This paper reviews the approach of NAME (hereafter “the School”), a third-level design school in LAND towards design for the common good. The expansion of the concept of design to include social goods and sustainability (protecting people and the planet) shows a profound shift in the focus of design teaching and design education. It follows from an earlier and perhaps not fully mature shift from “structure- and process-based to competency-based education and measurement of outcomes” (Carracio et al. 2002), the “disappearance of things” (Findelli, 2000) and “in response to new developments, new tools, new situations, and new technologies” (Friedman, 2019). Design for the common good makes demands on the means/ends relation in design, the ontology of art school organisation and puts into focus the junction between non-legal stakeholder empowerment and legalistic, static approaches. The change to design for the common good could be interpreted as a change from indirectly addressing the common good to directly addressing the common good. It can also be seen a change of what is considered to be the means and ends of design. In the traditional model, the means to design are the processes and methods required. The ends are elaborated goods and services. Under the new conceptualization, the means of design are the processes and methods and the goods and services. The ends are the social or common good. The School has integrated UN SDGs into its curriculum. It is also presently renewing its commitment to accessibility in teaching and research. The result has been a re-engineering of the MA programmes. Whilst the BA programmes retain their classic division into industrial design, communication, textiles and fashion, the MA programme has been divided under notions of society, sustainability. Design for the common good thus adds to ”the paradox of ambiguity at the centre of art school ontology” (Orr and Shreve, 2017). In part this is reflected in the blending of traditional disciplines (an ontological structure) and the risk of loss of the handy short-hand the disciplines represented for communities of activity (fashion designer, communication designer etc). This paper considers the organisation of the MA programme with regard to course structure, progression and modes of teaching and the impact on assessment and guidance. It is a consequence of the ontological shift of the “product” from ends to means that some reconsideration of the nature of design is required. The shift also necessitates the consideration of how economy, policy, management and law that may not be in-line with students´ skills or expectations. These things are implicit in the courses only. The students have to unravel the bigger picture though they might not have the ability to really grasp it. Easing this transition has been the School´s long-standing focus on co-creation, participatory design and co-design. The intellectual framework can be seen as consistent with Buchanan´s notions of fourth order design (2001), David Pye´s concepts of design as recognition of the humanity of the users (1995, Ch. 13) and Arnstein’s concept of citizen participation (1969). The aim of teaching design for the common good is set against the context of the legalization of culture (Hastrup, 2003) where legal norms replace moral and normative claims on “the good”. Work by Herriott (2019) also indicates that design thinking is possibly, though not necessarily, at odds with legalistic thinking and also legislative methods of the pursuit of the common good. Design for the common good runs into an interesting barrier as design (dynamic) expands into the larger systems of societal organisation that are typically the purview of law and legislation (which are relatively static). The paper concludes by reflecting on the self-critical awareness needed to compensate for the ontological untidiness of design for the common good and how to orientate design in relation to pre-existing social structures also aimed at the common good (law, legislation and politics).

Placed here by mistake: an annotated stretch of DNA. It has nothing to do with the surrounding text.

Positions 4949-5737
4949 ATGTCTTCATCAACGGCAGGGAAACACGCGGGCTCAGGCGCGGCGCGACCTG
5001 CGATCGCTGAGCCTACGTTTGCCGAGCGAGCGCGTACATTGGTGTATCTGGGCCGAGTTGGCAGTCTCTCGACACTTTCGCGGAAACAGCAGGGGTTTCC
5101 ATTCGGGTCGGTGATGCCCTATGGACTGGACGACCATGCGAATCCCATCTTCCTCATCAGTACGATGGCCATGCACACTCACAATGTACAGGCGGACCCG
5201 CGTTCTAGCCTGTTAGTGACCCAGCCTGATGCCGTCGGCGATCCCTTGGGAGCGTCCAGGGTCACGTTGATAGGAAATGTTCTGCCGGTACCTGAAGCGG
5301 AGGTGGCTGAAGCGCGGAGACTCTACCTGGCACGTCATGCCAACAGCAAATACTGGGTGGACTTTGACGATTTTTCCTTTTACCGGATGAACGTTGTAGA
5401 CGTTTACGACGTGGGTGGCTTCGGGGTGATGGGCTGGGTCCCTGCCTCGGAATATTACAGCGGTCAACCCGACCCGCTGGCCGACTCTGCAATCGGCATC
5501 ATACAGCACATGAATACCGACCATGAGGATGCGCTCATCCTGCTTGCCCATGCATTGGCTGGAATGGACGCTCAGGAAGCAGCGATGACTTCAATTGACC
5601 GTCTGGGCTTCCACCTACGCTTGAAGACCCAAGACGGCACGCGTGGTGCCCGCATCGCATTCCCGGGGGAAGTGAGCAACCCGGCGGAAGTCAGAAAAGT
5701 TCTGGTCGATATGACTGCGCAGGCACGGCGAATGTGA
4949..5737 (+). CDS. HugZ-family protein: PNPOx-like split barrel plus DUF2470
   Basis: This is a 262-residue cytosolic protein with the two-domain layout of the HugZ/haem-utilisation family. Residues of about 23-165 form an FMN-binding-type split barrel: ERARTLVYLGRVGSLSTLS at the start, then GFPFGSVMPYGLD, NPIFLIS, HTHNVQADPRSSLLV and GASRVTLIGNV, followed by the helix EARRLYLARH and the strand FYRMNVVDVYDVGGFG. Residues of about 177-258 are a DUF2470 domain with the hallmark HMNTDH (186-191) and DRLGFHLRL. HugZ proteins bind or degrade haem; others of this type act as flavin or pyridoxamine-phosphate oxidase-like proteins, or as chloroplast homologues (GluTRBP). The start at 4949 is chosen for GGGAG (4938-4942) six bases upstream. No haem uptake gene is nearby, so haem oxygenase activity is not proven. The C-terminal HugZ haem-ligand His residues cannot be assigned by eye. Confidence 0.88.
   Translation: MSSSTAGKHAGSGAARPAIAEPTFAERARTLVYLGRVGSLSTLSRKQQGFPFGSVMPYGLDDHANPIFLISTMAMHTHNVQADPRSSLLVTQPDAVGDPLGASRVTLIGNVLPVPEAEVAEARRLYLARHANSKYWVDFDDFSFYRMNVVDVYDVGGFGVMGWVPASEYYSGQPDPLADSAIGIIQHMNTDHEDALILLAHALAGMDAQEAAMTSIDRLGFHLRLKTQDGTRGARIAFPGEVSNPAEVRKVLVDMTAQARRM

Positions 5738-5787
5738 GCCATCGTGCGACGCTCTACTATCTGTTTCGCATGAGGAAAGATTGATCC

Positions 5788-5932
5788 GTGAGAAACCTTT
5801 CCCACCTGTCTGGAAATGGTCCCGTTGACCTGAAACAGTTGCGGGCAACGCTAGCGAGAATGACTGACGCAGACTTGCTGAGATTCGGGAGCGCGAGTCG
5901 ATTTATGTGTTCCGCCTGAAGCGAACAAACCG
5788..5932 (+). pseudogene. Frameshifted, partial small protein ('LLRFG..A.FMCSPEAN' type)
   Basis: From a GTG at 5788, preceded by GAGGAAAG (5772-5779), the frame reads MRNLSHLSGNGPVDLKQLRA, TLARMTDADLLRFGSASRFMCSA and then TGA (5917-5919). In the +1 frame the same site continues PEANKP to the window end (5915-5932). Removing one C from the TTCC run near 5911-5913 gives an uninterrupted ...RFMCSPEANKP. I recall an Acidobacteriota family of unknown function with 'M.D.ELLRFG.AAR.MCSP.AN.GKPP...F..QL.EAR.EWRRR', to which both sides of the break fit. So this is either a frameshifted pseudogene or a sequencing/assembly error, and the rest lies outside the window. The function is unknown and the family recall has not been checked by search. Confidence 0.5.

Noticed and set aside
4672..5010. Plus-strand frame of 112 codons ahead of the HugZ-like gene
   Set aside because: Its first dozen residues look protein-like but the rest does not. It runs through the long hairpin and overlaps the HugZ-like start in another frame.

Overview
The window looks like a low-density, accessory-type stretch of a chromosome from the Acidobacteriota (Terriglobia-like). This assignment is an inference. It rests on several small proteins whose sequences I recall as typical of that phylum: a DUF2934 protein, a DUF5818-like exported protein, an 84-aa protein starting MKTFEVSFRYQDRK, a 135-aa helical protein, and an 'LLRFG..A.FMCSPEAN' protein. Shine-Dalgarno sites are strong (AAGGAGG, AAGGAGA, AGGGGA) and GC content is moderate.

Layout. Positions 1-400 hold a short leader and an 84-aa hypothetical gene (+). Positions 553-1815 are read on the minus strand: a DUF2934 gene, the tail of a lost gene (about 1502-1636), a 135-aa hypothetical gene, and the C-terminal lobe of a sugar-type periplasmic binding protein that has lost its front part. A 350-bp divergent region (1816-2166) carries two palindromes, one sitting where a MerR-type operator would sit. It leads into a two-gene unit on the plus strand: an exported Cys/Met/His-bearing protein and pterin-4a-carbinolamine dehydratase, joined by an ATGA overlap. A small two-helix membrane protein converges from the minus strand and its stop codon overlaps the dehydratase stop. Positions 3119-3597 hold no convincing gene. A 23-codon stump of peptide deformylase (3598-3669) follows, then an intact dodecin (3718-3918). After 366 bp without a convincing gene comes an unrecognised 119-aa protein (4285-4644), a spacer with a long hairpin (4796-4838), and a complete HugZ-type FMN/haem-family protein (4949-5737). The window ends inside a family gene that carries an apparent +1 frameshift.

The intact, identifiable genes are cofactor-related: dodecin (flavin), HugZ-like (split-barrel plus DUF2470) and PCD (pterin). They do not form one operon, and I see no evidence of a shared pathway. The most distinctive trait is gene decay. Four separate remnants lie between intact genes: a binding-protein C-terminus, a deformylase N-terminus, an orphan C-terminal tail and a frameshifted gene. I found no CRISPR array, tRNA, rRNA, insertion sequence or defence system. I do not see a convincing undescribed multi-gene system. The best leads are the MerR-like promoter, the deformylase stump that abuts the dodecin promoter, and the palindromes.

In this paper we will present our insights, experiences and reflections around developing a design theory course that connects acting and theory in an applied manner. This course has been unfolding since 2014, within an existing environment and had a sustained and expanding effect on the learning environment. At the heart of our learning and teaching approach lie participation, democratic decision making, responsibility and, among others, systems thinking, cybernetics, and elements of constructivist thinking, including selected elements of transition design, action research and designing for social innovation. In our learner-centred approach it is not only what we learn, but how we learn. This includes the social dynamics we try to foster and making these explicit as particular values (Bela Banathy, Arthur Costa, Linda Booth-Sweeney). Our underlying claim is that there is evidence that some students participating in this course will not only consciously shape their learning experience but also become responsible actors in view of the common good. Learning and life converge in our setting. This text describes this process from a ten year perspective and builds upon several earlier articles.